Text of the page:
Hall of fame: Nate True and Tap Tap Revolution

Tap Tap Revolution began what became one of the first big gaming franchises on the iPhone. Created by Nate True, Tap Tap Revolution was developed over the course of two days, and released on September 11, 2007, not even 3 months after the original iPhone launched, and roughly a month before Steve Jobs' open letter announcing an official SDK would be coming in 2008. True wrote on cre.ations.net at the time:

Download songs from my online collection (contact me to get your own music on there) and tap to the beat when the lights hit the bottom line.TTR has an online update feature (under "New Tracks") where new tracks will be added (by indie artists). You can download and play them over your Wi-fi connection (downloading not recommended over EDGE but it will work).

In 2008 True sold it to Tapulous. True also joined Tapulous to continue development of TTR, writing on cre.ations.net:

Suffice it to say, their push for more features definitely works out better for you guys. [...] We're pushing to get into the App Store at launch. It will be free, at least to begin with. So get yours as soon as you can!

TTR's acronym would change, and it's influence would grow even larger. Tap Tap Revenge became such a hit it was featured on iPod touch art, including a banner inside Apple's Cupertino headquarters. True posed in front of it, and shared the image on cre.ations.net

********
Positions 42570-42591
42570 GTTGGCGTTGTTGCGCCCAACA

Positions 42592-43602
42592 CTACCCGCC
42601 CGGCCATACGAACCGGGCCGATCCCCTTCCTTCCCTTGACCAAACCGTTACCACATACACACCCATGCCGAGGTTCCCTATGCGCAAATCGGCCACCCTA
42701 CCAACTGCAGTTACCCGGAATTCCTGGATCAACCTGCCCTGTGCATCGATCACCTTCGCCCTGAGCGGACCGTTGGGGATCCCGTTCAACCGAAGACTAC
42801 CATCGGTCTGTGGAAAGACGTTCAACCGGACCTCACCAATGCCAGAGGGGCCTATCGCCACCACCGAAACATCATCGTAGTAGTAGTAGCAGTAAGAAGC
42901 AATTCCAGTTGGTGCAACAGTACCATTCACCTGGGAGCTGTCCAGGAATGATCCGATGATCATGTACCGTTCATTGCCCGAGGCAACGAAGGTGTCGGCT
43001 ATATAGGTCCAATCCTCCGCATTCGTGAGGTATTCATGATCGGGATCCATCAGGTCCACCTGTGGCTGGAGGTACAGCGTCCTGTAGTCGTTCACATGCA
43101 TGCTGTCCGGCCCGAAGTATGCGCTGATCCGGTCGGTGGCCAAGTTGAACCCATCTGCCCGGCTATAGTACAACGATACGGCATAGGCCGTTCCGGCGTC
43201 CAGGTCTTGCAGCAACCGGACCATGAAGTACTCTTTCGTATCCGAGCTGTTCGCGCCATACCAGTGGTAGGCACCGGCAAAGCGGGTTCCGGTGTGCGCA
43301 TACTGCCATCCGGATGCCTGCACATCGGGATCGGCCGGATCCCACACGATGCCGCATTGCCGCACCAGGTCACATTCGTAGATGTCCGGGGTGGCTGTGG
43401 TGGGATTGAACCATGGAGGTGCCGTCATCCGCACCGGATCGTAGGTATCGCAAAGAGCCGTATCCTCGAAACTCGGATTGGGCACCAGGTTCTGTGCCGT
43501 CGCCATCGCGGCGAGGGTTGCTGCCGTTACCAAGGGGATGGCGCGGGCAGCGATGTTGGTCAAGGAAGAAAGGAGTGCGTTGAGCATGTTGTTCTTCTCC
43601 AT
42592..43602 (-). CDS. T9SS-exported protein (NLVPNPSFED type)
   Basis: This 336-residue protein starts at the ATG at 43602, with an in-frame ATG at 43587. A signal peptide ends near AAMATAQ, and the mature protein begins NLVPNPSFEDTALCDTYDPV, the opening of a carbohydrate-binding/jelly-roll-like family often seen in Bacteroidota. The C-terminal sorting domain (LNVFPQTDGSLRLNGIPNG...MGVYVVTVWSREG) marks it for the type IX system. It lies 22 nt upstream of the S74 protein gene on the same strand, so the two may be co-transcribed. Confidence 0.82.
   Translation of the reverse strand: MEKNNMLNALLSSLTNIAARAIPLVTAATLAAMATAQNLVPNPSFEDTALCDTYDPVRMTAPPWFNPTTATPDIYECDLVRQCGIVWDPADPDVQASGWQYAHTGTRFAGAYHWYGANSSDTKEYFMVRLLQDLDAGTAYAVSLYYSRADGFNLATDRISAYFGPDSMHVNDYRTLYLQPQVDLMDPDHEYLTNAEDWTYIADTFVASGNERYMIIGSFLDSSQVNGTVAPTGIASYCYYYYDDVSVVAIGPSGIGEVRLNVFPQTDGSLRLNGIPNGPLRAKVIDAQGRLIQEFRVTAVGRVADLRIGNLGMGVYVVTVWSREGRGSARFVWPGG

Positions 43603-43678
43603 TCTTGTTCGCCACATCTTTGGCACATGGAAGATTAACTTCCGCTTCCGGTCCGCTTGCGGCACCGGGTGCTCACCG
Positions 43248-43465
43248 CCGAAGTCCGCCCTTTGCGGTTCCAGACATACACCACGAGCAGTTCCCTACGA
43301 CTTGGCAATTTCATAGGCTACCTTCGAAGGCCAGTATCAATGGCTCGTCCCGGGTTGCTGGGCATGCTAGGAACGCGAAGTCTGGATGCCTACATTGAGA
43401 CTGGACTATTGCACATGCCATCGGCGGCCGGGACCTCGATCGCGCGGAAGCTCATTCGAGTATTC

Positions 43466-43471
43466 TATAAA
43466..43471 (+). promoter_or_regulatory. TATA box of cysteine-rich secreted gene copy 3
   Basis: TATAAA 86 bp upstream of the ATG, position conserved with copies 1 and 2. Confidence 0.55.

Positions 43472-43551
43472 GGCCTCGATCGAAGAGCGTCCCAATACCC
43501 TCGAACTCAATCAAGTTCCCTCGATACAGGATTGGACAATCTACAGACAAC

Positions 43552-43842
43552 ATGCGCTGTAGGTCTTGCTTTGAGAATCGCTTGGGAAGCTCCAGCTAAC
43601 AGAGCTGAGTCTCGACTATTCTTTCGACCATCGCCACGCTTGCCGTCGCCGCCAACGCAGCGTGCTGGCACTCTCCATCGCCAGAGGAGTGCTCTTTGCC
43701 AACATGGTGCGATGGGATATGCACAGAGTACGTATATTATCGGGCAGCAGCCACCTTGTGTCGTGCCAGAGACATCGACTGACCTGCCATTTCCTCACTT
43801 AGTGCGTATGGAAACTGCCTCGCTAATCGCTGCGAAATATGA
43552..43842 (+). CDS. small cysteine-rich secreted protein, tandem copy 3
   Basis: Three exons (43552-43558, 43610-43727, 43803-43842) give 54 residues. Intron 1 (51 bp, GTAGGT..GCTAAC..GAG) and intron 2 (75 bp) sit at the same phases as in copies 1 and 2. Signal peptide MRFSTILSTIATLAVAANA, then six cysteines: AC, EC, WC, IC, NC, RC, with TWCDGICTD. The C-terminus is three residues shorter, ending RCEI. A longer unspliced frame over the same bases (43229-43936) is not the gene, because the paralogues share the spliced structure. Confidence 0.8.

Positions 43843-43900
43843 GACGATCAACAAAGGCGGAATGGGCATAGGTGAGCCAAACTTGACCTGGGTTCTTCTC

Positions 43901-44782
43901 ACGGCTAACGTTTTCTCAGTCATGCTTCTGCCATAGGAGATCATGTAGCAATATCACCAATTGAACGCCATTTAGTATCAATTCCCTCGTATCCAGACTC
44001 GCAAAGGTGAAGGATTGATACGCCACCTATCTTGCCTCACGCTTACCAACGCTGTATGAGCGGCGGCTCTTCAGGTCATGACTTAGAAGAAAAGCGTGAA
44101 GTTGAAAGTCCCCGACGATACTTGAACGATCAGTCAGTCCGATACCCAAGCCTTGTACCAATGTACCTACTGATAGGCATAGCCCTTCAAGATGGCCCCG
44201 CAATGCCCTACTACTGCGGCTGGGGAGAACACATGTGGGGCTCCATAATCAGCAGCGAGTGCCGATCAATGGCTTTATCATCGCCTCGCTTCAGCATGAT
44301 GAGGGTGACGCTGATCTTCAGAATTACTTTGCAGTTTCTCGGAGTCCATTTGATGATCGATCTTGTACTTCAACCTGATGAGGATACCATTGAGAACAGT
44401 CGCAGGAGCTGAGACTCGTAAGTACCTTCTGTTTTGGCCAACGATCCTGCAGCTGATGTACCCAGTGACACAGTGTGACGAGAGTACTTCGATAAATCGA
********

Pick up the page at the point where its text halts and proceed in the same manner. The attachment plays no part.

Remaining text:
Tapulous was acquired by Disney in July 2010, in no small part thanks to the strength of the brand that began with True's work in 2007. True moved on to Monster Costume, where he's now a partner and chief engineer. According to the Monster Costume site, some of his work there includes:

ABC News for iPad, Nick Chase HD, the Bartleby children's book series, and more.

Tap Tap Dance launched in 2008, and Tap Tap Revolution 2 in March of 2009. It was followed by Tap Tap Revenge 3 in October of 2009, and Tap Tap Revenge 4 in December of 2010. TTR also branched out, offering versions of the hit game centered around specific artists, like Cold Play, Katie Perry, Nine Inch Nails, the TV show Glee, and many, many more. , Riddim Ribbon for iPhone, as well as Tap Tap Radiation for the original iPad, in 2010, and Tap Tap Revenge Tour.

Bringing popular music gameplay to the iPhone in a time before any official gaming existed, figuring out how to translate the play mechanics to multitouch and implement them absent any public-facing frameworks, and ultimately bringing it to Tapulous where it would find a new name and new place on the App Store, True helped show a generation of developers the potential of the iPhone as a mainstream gaming platform, and as a place where new, hugely successful franchises could be born.

That's why, as part of the inaugural iMore hall of fame, we're honoring Nate True, and the musical masterpiece that started as Tap Tap Revolution.

Rene Ritchie

Rene Ritchie is one of the most respected Apple analysts in the business, reaching a combined audience of over 40 million readers a month. His YouTube channel, Vector, has over 90 thousand subscribers and 14 million views and his podcasts, including Debug, have been downloaded over 20 million times. He also regularly co-hosts MacBreak Weekly for the TWiT network and co-hosted CES Live! and Talk Mobile. Based in Montreal, Rene is a former director of product marketing, web developer, and graphic designer. He's authored several books and appeared on numerous television and radio segments to discuss Apple and the technology industry. When not working, he likes to cook, grapple, and spend time with his friends and family.